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BURNSVILLE, MN – Americans for Prosperity-Minnesota (AFP-MN) today announced their opposition to HF5, which would create a new entitlement program funded by a payroll tax on all employees and employers across the state. The bill would in effect lead to a 12% tax hike on the lowest income tax bracket, the very people who can least afford it.
AFP-MN believes the free-market – not government mandate – is the best solution for creating compensation and benefit packages that meet the needs of both employers and workers.
AFP-MN sent the members of the House Labor Committee a key vote letter calling on members to vote “No” on HF5.
AFP-MN State Director Jason Flohrs issued the following statement:
“Punishing businesses and their employees with new taxes is bad enough, but even worse when it supports bad policy. Every employer and every worker at all income levels will be forced to pay this tax, which supports a benefit for only a small percentage of the state’s workforce. Yet, over time, entitlement programs inevitably expand, and this program will be no different, requiring even more taxes that disproportionally hurt those who can least afford it.
“A 12% tax increase on the lowest bracket is the smallest this tax increase could be. Language in the bill would allow the payroll tax to automatically increase with little to no accountability as more spending is deemed necessary by unelected bureaucrats in charge of the program.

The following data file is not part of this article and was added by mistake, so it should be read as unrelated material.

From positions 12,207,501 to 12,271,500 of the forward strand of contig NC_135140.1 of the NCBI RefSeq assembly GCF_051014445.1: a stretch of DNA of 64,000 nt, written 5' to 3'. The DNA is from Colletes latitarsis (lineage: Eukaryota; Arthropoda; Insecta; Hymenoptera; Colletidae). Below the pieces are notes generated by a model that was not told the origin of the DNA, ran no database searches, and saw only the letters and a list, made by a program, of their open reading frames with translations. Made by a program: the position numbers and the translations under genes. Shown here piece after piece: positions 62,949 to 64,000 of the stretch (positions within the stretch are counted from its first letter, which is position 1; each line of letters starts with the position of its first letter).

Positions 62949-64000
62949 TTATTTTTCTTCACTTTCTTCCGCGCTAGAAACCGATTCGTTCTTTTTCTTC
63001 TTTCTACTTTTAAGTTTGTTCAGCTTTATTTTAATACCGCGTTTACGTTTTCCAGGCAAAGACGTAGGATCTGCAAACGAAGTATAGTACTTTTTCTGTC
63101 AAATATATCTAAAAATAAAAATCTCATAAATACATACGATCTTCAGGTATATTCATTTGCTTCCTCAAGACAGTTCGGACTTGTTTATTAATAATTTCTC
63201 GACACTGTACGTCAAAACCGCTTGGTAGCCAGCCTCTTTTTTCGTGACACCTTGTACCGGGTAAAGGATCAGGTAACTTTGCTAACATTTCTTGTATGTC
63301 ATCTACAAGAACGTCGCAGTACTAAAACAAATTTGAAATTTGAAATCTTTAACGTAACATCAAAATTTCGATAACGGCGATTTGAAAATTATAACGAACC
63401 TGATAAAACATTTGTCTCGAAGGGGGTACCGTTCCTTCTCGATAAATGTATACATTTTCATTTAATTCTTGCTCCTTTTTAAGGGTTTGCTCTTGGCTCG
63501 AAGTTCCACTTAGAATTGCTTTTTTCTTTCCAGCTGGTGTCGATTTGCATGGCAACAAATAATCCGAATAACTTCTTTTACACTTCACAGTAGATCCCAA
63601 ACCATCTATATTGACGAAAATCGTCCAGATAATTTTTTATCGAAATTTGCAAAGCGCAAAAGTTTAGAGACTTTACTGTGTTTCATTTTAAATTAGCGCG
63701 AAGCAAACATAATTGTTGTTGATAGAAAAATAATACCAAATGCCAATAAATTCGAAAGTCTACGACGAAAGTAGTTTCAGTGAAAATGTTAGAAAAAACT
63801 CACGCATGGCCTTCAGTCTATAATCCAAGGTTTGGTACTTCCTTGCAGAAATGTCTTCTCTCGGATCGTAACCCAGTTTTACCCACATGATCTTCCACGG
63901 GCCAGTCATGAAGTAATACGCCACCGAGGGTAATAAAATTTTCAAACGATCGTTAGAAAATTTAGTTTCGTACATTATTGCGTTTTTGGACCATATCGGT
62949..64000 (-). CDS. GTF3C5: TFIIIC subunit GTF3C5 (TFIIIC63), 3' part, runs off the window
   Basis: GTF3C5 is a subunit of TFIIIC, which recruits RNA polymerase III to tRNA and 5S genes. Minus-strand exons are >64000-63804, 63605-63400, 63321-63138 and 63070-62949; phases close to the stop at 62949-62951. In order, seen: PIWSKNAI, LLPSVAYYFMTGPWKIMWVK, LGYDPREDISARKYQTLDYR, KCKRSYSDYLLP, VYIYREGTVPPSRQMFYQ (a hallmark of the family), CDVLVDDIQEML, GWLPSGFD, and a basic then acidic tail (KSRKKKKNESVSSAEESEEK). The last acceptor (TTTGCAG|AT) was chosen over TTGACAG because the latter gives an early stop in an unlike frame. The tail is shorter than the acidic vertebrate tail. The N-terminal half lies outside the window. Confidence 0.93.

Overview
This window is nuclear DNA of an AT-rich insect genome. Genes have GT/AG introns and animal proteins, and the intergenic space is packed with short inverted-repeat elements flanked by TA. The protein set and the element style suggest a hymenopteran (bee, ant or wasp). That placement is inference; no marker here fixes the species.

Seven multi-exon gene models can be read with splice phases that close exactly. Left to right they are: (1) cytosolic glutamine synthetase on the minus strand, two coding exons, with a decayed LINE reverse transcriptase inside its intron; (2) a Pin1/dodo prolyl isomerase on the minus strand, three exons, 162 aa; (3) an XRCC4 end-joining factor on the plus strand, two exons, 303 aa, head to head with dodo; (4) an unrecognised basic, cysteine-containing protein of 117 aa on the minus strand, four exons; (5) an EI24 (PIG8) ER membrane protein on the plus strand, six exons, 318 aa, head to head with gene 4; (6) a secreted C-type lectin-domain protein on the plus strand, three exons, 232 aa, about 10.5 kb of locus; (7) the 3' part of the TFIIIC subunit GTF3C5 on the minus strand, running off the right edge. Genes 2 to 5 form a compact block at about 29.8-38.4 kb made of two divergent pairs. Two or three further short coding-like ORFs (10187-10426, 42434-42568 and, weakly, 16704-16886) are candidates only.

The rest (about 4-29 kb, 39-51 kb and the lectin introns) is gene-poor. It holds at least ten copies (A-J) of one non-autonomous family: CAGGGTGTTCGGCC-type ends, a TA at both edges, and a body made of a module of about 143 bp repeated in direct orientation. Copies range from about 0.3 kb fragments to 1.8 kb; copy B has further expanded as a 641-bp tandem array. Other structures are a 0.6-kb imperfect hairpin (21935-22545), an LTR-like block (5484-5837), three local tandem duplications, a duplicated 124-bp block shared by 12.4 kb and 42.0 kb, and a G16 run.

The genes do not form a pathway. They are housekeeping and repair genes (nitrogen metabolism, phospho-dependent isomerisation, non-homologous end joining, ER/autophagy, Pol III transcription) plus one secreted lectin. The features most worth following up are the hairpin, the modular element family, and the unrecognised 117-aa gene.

“Given the state’s terrible record in effectively administering new taxpayer-funded entitlements (MnSure), developing new IT/management systems (MNLARS), or providing adequate oversight for eligibility for existing government programs (Medicaid waste, fraud, and abuse), legislators should protect taxpayers, employers, and employees by opposing this unworkable bill.
“In today’s ultra-competitive employment environment, businesses and their employees should be free to design compensation packages that work best for their company and workers, not big government.”
Though HF5 as introduced and as voted on today included only placeholders for specific tax rates, a recent Star Tribune article referenced “a 0.31 percent payroll tax on both employers and employees.” However, research shows that employees will effectively end up paying both their own and the employer’s share of this type of tax, as the non-partisan Tax Foundation has laid out. A .62% payroll tax increase on employees in the state’s bottom tax bracket (with an income tax rate of 5.35%) results in an overall 11.58% increase to an employee’s tax burden.